Roethke’s “Open House”

Anyone who has immersed himself in reading and discussing poetry as I have the last two years, must inevitably ask himself what he seeks from poetry, particularly when confronted by the diverse styles today that present themselves as “poetry.”

Originally I told a friend that for me the best poetry had to have a “spiritual element” to it. Bored and frustrated by much of what passes for religion today, I have increasingly turned to the arts for spiritual nourishment, particularly to poetry. Increasingly I’ve found myself turning to Zen poets, but sometimes too much exposure to the machinations of the Bush administration or a near-fatal overdose of daily “news” drives me straight to Whitman’s Leaves of Grass for temporary sustenance.

Unfortunately, careful examination revealed that many of my favorite poems lacked a spiritual element, at least spiritual in the everyday sense. Apparently there is something more basic that I seek from poetry. In a recent email I ventured, “I think what I really want is to feel like I’ve actually touched someone else, that I’ve made contact with a real human being, touched them in a way you seldom touch people in real life. It’s the immediacy of poetry that appeals to me.” My friend’s reply suggested that this ties in with Martin Buber’s idea that ” the fullness of our being lies in our
open-ness to the other, because that connection extends our boundary.” In other words, truly connecting with others is a form of spirituality.

It may not be entirely coincidental (though Diane and I did agree to read Roethke several months ago) that re-reading Roethke raised these questions. I chose to major literature at the University of Washington because I had been profoundly moved by my reading of several of Thomas Hardy’s novels, not by any love of poetry. In fact, I had never been exposed to “modern” poetry and still had residual feelings of resentment at having been forced to memorize Longfellow’s “The Village Blacksmith,” an inane assignment for a grade school student whose only exposure to a blacksmith had been in John Wayne movies.

Somehow, though, I managed to major in “poetry,” mostly “modern poetry” in the four years I was at the U. The first modern poetry book I bought was Roethke’s Words for the Wind, the same one I’m presently reading. Most of my teachers had been drawn to the university by Roethke, and undoubtedly what they taught must have been influenced by his presence.

Perhaps it’s not surprising, then, that two poems in the opening section of Roethke’s book go a long ways toward defining what I expect from poetry. The poem “Open House,” appropriately, opens the collection:


My secrets cry aloud.
I have no need for tongue.
My heart keeps open house,
My doors are widely swung.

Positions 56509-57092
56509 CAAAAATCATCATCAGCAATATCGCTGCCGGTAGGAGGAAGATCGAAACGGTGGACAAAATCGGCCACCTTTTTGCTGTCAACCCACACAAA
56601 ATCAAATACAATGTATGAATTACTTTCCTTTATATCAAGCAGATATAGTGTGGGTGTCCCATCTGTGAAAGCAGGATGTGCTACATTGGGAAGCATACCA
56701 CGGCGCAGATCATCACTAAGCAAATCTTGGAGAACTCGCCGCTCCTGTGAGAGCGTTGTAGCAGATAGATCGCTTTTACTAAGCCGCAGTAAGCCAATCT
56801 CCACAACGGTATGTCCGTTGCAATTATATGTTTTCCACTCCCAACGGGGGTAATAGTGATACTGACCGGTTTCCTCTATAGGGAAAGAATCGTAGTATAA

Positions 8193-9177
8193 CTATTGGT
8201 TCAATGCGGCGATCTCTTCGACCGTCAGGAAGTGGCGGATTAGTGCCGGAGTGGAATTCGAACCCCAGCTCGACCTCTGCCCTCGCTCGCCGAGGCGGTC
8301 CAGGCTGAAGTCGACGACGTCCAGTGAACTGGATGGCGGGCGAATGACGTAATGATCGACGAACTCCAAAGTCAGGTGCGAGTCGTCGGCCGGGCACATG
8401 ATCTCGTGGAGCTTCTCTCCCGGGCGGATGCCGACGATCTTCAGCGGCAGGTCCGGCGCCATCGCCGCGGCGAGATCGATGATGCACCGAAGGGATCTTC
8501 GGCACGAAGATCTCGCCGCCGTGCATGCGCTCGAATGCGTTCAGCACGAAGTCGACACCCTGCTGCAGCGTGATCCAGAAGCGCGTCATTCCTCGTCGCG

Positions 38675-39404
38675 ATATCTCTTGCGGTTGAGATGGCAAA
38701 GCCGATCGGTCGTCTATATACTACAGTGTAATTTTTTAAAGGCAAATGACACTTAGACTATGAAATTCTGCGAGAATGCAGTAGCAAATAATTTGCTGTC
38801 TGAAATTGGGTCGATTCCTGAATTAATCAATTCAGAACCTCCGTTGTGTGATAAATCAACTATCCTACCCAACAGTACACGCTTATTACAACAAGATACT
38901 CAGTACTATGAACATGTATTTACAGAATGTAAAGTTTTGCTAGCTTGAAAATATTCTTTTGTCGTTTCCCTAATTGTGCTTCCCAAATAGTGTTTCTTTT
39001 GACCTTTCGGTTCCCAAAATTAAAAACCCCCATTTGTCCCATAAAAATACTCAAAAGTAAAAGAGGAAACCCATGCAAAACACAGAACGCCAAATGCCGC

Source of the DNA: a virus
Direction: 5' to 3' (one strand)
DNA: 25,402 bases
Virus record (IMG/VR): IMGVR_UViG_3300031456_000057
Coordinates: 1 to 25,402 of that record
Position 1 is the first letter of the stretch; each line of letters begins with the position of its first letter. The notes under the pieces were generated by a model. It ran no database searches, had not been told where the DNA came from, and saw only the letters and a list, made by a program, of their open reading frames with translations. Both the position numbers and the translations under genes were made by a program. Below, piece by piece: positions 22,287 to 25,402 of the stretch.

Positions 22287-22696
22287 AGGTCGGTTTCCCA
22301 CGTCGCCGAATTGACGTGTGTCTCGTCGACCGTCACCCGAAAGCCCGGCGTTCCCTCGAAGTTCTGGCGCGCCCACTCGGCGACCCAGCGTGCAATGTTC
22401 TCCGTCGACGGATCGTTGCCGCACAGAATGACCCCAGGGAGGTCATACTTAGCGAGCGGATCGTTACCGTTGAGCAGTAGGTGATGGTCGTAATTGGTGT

An epic of the eyes
My love, with no disguise.

My truths are all foreknown,
This anguish self-revealed.
I’m naked to the bone,
With nakedness my shield.
Myself is what I wear:
I keep the spirit spare.

The anger will endure,
The deed will speak the truth
In language strict and pure.
I stop the lying mouth;
Rage warps my dearest cry
To witless agony.

Although those who read Roethke’s poetry may rightfully question whether his secrets “cry aloud,” there is no doubt that his poetry comes from the “heart,” not the mind. You cannot read his poems and doubt that you are looking at his very soul through his own eyes. He attempts to reveal the “naked” truth about himself, and anguish is an essential part of that truth. Perhaps, for me at least, what makes it truly poetic is that he tells this truth “In language strict and pure.” He not only keeps his “spirit spare,” he keeps his language spare.

Another poem in this section adds to, and refines, what I’m looking for in poetry:


Thought does not crush to stone.
The great sledge drops in vain.
Truth is never undone;
It’s shafts remain.

The teeth of knitted gears
Turn slowly through the night,
But the true substance bears
The hammer’s weight.

Compression cannot break
A center so congealed;
The tool can chip no flake;
The core lies sealed.

I suspect that I could love this poem merely for the line “Truth is never undone,” because I apparently have a fondness for aphorisms and gnomic phrases. How else can I explain my inordinate fondness of Emerson and Thoreau?

Often, though, we can only see “truth” in a certain slant of light. What “shafts” remain? Do these shafts somehow explain my inordinate love for “Snow White and the Seven Dwarfs”? Do such stories stay with us because they reveal essential truths, essential beliefs, about ourselves?

Does poetry, at its best, reveal the same truths, the same “core” that “lies sealed” in each of us? Is poetry more than mere decoration, indeed, an essential part of living fully?

3 thoughts on “Roethke’s “Open House””

  1. Hi,

    I came across your blog via a link from Household Opera, which I found as a recommendation on the Grey Notebook. I read JB’s Grey Notebook on a regular basis and enjoy the reading about the aspects of his life that he shares, and most of the blogs that he suggests checking out.

    I’m not familiar with Roethke but after reading the two poems that you posted, I think I’ll have a look-see for myself.

    Great blog – very personable and informative.


  2. Open House is one of the few life-altering poems that are woven into my consciousness. I first encountered this poem in adolescence. Two lines (I’m naked to the bone, With nakedness my shield”) taught me that openness, transparency and vulnerability were sufficient “armor” to protect my soul when standing alone against furious verbal assaults by dozens of strangers during public meetings to advance housing for homeless chronic alcoholics. Just a quick note, however, the final line is “To WITLESS agony.”

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